The Sound of 2022: Wales - Part One 2

The Sound of 2022: Wales – Part One


AhGeeBe‘s debut single ‘Cocoona‘ released in November last year, is bloody lovely – and so joyful. Little gladdens the heart more than melody, harmonies and sweet slide guitar; and a slice of cheeky sax for good measure. All those qualities are here, and so Huw Stephens at BBC 6 Music, Adam Walton at BBC Radio Wales, and Georgia Ruth on BBC Radio Cymru have quite rightly given the song lots of delicious airplay.  Partly recorded by Tom Rees (Buzzard Buzzard Buzzard) and partly self-recorded, Cocoona captures the universal feeling of freedom as the world opens up again. AhGeeBe honed his craft in the South Wales quarry village of Creigiau, spending his time chiselling and sculpting away at the piano and guitar from an early age and describes his new songs as “somewhere between old-time country and 60’s cop show theme tunes.” Sounds good to me. (Cath Holland)


Newport trio The Bug Club have been serving up a treat of raucous, smile-inducing garage rock on stages and over a string of releases all over the past few years. Their latest cut ‘My Baby Loves Rock and Roll Music’ has an affectionate fuzzy charm and singalong quality that references The Velvet Underground and Johnathan Richmond, in a cheeky way. While ‘The Fixer’ is a riot of hyperactive riffs and amusingly vocal one-twos, that will leave you singing wryly sardonic lines like “lend me the record that reminds me that I’m not dead” before descending into a breakdown. They first caught our ears with ‘We don’t need room for lovin’ laced with wry, duelling girl/boy vocals that sound like they are wrestling to be on top, skidding guitars it sounds like it could have a party in a cupboard. Clocking in at just two minutes it explodes into a joyous crescendo that leaves you wanting more, it’s an absolutely bloody brilliant riot! The Bug Club are delivering the fun, with the feels and the black humour that is making the world ok for two minutes, and we are here for it! All aboard the Bug Club bus! (Bill Cummings)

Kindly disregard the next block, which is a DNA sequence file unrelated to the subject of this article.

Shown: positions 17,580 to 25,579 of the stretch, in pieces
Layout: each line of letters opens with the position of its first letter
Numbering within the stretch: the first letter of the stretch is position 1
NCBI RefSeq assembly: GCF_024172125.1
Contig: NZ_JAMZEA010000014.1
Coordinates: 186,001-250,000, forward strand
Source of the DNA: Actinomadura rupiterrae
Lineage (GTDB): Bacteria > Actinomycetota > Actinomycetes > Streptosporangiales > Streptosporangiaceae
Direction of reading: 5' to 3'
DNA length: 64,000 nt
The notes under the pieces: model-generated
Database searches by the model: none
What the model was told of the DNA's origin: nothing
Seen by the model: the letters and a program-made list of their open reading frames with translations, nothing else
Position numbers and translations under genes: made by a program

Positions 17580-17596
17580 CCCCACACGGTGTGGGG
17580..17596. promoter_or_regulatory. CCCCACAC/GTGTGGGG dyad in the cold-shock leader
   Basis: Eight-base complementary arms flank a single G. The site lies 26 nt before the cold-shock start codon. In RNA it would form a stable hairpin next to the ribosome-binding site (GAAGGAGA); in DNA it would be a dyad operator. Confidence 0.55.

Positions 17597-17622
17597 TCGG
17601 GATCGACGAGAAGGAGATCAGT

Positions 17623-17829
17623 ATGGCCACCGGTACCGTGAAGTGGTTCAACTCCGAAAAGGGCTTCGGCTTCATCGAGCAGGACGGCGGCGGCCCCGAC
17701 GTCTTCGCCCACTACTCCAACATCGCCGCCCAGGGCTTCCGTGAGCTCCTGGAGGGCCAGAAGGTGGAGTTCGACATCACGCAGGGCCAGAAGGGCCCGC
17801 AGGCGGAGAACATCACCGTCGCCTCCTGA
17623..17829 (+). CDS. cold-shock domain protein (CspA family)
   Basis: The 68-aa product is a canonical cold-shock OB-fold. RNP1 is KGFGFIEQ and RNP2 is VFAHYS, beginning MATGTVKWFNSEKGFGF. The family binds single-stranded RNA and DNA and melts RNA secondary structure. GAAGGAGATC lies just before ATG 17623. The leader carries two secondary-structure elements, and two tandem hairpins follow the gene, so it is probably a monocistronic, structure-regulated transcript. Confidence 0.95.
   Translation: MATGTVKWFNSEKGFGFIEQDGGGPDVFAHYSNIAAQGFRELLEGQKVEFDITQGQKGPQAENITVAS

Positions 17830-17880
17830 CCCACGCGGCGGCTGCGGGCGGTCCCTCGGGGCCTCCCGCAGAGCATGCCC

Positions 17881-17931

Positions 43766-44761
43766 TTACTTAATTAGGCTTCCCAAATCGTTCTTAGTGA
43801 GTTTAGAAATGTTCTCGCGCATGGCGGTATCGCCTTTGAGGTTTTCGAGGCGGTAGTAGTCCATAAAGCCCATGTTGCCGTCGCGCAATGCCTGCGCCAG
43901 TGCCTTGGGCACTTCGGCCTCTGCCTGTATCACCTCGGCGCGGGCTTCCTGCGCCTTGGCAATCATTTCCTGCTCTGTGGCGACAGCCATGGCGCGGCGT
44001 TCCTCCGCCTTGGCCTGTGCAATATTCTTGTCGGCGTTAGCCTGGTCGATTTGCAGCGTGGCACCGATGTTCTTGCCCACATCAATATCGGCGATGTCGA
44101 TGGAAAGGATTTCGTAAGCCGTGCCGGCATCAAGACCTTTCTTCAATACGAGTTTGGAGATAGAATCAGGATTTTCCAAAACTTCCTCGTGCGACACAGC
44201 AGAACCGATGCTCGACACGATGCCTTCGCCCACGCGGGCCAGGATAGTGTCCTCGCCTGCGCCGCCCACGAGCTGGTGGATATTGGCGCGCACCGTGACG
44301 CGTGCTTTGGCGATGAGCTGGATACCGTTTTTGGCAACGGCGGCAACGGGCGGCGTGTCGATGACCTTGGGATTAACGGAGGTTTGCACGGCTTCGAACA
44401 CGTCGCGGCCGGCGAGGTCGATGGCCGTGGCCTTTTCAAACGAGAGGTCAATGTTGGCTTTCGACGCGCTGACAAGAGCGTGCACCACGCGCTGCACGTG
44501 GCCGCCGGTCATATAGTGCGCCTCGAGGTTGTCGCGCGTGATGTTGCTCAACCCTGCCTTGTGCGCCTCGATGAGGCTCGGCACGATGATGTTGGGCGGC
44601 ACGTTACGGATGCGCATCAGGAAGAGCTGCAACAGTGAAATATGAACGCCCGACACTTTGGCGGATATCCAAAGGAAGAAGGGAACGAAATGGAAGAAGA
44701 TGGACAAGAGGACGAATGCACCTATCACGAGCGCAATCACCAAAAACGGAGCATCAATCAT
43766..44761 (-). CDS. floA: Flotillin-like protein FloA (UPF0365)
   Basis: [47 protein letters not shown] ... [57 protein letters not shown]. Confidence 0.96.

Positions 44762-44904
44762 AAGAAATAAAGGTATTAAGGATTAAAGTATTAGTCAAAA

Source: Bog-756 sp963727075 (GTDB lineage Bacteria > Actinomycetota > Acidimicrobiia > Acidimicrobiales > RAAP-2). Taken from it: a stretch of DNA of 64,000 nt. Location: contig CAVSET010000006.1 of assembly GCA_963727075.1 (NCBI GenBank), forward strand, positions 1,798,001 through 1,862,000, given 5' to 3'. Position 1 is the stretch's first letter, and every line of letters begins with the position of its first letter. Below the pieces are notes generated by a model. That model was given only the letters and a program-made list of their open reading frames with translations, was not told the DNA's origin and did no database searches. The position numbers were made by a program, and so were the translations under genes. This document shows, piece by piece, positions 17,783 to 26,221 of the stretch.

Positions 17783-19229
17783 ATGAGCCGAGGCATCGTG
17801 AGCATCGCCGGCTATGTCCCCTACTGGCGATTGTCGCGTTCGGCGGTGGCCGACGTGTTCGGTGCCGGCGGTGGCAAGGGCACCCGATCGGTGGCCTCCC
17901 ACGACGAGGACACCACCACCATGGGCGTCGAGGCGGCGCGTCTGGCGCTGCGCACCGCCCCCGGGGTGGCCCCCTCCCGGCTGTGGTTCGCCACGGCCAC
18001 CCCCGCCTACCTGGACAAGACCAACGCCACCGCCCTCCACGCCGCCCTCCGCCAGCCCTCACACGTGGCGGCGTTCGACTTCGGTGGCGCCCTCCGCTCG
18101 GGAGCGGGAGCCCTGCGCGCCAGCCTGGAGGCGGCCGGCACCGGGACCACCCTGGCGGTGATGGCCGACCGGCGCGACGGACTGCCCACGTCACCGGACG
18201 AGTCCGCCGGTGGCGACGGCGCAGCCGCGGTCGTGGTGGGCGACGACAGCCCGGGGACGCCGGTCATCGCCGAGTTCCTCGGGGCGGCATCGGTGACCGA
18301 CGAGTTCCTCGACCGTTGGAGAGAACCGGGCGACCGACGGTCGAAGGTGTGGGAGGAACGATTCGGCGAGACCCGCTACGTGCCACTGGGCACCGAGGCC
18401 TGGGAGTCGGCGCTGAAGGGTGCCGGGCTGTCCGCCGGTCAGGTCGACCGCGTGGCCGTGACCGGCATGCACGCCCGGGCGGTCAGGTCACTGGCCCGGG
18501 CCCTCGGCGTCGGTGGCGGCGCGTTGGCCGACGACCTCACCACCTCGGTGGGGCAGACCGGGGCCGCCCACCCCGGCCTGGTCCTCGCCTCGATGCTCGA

Moving from her folk upbringing to working on substantial pop songwriting in collaboration with a host of friends, Welsh artist Greta Isaac has been building a name for herself with a run of superlative singles over the last year building upon her reputation as a writer of smart, personal pop songs. Her Pessimist EP last year was a triumph prompting comparisons with Taylor Swift and Billie Eilish. The nagging rhythms of ‘Like me’ are an insatiable meditation on self imposter syndrome, mental turmoil, and that desperate need to be liked. The brittle introspective verses are thrown off in a bombastic release and guitars of the chorus.  Meanwhile, the heartbreaking delicate ‘FU‘ and fragile recent single ‘Polyfilla’ and the spiky punky pop of ‘5″ 1″ shows she’s a songwriter of depth, breadth and personality able to delve deep into her own issues and make them universal, she has teased another EP in 2022, we can’t wait to hear it. (Bill Cummings)


James Minas is a well established Welsh/Greek producer based in South Wales, working with artists like Luke RV, Mace the Great and Dead Method Whilst the ‘Minas sound’ is his trademark in the studio, his solo project surfs his influences fusing elements of electronica, punk and hip hop to lift up the rock on life on the edge. ‘Payday’ is a visceral collision of punk, hip hop and electronica that bounces off the walls: with angst and frustration, “I get paid Friday, trust me I’m good for it!” he spits in an anti-sing-along, bouncing off the walls above urgent beats and crushing sounds, and it speaks to eking out as much as you can from a bad situation. The aggressive frustration paired with a bleak sense of humour is a trademark of his other songs including the sinister mumble rap of ‘Burner‘ with Minas surfing its pitch-black atmosphere to the dead ends of the city with swipes at the government, while ‘Foreign’ has more of a hip hop sway, nagging keyboards and singalong vocalises the struggle with poverty, zero-hours contracts and pondering how to fit into a not always welcoming Britain. (Bill Cummings)